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Define the word “connotate.” How does this relate to poetry and the words that...

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valerie1trump | College Teacher | (Level 1) eNoter

Posted May 8, 2012 at 9:59 PM via web

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Define the word “connotate.” How does this relate to poetry and the words that poets choose to use?  !!!

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wordprof | College Teacher | (Level 3) Senior Educator

Posted May 8, 2012 at 10:58 PM (Answer #1)

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Words have two “meanings”: the denotation of a word is the direct equation to an object or other subject.  Modern linguists use the term “signifier” to mean the word or phrase in a language that refers directly to a “signified.”  For example, that delicious grape alcoholic drink, the wet, cold, sweet liquid stuff that comes in a bottle with a cork, is (in English) the signified by the signifier “wine.”  In French, the signifier for that same signified is “vin.”  So denotation is the dictionary definition of a word.  Its connotation, however (and the word is most often found as a noun rather than as a verb, and the correct infinitive verb form is “ to connote”) is the understood “texture or “tone” or “feeling” of a word.  Example:  Kitten is the correct dictionary signifier for a young cat; but the connotation of “kitten” is soft, small, furry, cuddly, young.  These connotations come from centuries of using the word to signify not only young cats, but softness, furriness, cuddliness, and so on.  Each word takes on connotation as it is used in contexts where its emotional or aesthetic qualities are used metaphorically.  The differences among synonyms are almost always differences of connotation; the law enforcer in a society who wears a badge is called a policeman, a flatfoot, a cop, a police officer, etc., all terms referring to the same human being and the same occupation, but with widely disparate connotations, some terms formal and respectful, some derogatory and insulting.   Some linguists claim that there are no synonyms, because every word has a slightly different connotation.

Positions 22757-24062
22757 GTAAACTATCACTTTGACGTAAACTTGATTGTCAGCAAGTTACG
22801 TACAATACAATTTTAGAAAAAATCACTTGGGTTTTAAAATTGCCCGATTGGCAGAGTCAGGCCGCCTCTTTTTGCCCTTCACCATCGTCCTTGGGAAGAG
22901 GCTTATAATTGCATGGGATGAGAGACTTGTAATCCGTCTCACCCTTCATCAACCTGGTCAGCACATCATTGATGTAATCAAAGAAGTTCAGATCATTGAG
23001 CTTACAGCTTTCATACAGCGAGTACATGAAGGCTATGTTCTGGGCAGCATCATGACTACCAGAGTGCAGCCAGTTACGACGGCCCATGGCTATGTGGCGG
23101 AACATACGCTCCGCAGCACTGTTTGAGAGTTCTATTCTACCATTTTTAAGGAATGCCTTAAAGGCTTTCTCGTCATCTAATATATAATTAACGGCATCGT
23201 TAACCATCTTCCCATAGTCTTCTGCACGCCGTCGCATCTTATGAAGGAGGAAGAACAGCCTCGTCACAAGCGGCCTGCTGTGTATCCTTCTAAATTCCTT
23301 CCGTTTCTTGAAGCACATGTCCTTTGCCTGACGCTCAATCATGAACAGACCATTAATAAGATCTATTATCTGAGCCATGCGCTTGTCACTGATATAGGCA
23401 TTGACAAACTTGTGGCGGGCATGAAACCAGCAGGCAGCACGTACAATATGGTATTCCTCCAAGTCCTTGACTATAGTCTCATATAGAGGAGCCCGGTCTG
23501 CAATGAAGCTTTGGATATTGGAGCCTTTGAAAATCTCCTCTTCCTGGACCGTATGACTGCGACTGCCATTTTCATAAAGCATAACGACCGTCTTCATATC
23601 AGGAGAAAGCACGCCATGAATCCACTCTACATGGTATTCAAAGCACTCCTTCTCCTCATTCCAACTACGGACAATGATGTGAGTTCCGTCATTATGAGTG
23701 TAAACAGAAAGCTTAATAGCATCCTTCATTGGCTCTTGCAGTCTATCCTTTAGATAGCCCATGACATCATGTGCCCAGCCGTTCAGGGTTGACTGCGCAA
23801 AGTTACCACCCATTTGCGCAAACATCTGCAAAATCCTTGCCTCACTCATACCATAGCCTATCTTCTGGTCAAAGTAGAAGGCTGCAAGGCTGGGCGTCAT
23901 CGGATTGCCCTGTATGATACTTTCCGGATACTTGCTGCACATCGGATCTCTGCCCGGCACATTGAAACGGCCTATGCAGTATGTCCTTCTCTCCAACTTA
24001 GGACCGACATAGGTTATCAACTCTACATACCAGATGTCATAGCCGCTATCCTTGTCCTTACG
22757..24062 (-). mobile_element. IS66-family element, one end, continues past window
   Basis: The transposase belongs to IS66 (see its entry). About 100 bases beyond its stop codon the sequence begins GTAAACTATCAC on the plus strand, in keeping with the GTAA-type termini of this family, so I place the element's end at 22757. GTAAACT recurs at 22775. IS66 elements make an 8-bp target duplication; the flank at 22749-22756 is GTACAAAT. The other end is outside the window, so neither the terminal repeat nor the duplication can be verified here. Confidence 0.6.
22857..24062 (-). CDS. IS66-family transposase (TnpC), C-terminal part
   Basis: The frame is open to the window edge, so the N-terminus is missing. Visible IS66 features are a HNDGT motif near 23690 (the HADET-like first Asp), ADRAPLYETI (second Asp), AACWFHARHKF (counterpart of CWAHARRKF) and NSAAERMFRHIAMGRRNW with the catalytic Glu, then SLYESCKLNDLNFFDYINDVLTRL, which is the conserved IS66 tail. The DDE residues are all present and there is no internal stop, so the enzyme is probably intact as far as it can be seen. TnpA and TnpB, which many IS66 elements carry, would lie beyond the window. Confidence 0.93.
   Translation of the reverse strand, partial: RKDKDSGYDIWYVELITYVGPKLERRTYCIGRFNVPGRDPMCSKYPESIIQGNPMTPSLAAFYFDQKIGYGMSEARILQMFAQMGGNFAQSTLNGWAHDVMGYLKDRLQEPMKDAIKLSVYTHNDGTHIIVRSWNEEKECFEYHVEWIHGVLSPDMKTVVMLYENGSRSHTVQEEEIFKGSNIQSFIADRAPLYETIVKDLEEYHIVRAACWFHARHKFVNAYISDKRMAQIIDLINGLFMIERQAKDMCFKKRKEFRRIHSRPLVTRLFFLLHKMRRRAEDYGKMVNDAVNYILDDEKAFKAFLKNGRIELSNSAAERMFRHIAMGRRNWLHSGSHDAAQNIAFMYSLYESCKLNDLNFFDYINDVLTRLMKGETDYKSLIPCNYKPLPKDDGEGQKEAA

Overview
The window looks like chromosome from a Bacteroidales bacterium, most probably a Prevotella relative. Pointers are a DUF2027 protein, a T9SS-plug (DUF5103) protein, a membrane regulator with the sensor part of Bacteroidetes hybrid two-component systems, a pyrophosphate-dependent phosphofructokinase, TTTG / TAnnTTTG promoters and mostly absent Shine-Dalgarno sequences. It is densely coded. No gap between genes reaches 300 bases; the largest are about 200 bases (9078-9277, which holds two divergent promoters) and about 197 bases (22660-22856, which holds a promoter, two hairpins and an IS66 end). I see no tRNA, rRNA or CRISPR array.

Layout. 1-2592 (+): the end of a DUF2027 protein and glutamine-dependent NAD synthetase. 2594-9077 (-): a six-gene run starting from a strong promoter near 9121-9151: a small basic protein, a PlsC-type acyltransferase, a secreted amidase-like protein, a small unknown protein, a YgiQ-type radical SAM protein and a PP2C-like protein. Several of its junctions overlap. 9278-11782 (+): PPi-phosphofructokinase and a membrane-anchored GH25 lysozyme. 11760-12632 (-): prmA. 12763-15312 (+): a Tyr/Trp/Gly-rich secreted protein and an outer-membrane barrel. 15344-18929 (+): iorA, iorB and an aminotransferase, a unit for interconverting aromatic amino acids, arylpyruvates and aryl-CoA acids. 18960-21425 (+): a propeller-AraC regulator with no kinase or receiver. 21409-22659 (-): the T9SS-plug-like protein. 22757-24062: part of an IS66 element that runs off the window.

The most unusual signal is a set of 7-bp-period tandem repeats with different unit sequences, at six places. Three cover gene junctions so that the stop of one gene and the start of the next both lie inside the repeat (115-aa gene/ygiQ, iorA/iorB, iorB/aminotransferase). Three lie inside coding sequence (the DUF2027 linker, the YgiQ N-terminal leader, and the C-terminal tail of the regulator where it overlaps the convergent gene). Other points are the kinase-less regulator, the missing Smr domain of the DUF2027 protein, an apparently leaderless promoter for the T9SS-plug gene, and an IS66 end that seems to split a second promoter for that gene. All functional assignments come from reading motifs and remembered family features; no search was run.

The poet, then, chooses not only the denotation of his or her words but also the connotations, the textural impressions of a word; look at “When I have fears that I may cease to be” vs. “When I’m afraid I’ll kick the bucket” or “Oft in the stilly night, ‘ere slumber’s chains have bound me”  vs. “A lot of times in the silence of the late evening before I fall asleep”   You see that poetry is the careful wording of a thought or feeling or idea, carefully filtered through the poet’s sensitivity to the connotation of the words in his vocabulary as well as their sounds and rhythms.  To “connote” something is to say the word that not only has the dictionary definition, but carries with it its past textures in related contexts.  

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